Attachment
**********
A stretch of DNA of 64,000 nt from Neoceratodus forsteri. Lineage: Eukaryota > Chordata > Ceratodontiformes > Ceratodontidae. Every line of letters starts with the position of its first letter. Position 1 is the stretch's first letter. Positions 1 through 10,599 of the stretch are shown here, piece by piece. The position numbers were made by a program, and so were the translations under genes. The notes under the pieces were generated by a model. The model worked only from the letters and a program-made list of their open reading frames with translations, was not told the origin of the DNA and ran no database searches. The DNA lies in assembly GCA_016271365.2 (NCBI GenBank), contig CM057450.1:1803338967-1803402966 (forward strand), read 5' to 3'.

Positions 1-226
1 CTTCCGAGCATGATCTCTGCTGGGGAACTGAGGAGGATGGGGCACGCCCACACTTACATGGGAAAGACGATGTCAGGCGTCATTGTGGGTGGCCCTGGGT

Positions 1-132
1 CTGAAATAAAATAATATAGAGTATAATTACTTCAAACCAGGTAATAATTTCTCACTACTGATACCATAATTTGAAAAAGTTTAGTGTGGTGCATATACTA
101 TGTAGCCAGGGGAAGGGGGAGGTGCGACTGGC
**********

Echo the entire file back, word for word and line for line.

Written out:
A stretch of DNA of 64,000 nt from Neoceratodus forsteri. Lineage: Eukaryota > Chordata > Ceratodontiformes > Ceratodontidae. Every line of letters starts with the position of its first letter. Position 1 is the stretch's first letter. Positions 1 through 10,599 of the stretch are shown here, piece by piece. The position numbers were made by a program, and so were the translations under genes. The notes under the pieces were generated by a model. The model worked only from the letters and a program-made list of their open reading frames with translations, was not told the origin of the DNA and ran no database searches. The DNA lies in assembly GCA_016271365.2 (NCBI GenBank), contig CM057450.1:1803338967-1803402966 (forward strand), read 5' to 3'.

Positions 1-226
1 CTTCCGAGCATGATCTCTGCTGGGGAACTGAGGAGGATGGGGCACGCCCACACTTACATGGGAAAGACGATGTCAGGCGTCATTGTGGGTGGCCCTGGGT

Positions 1-132
1 CTGAAATAAAATAATATAGAGTATAATTACTTCAAACCAGGTAATAATTTCTCACTACTGATACCATAATTTGAAAAAGTTTAGTGTGGTGCATATACTA
101 TGTAGCCAGGGGAAGGGGGAGGTGCGACTGGC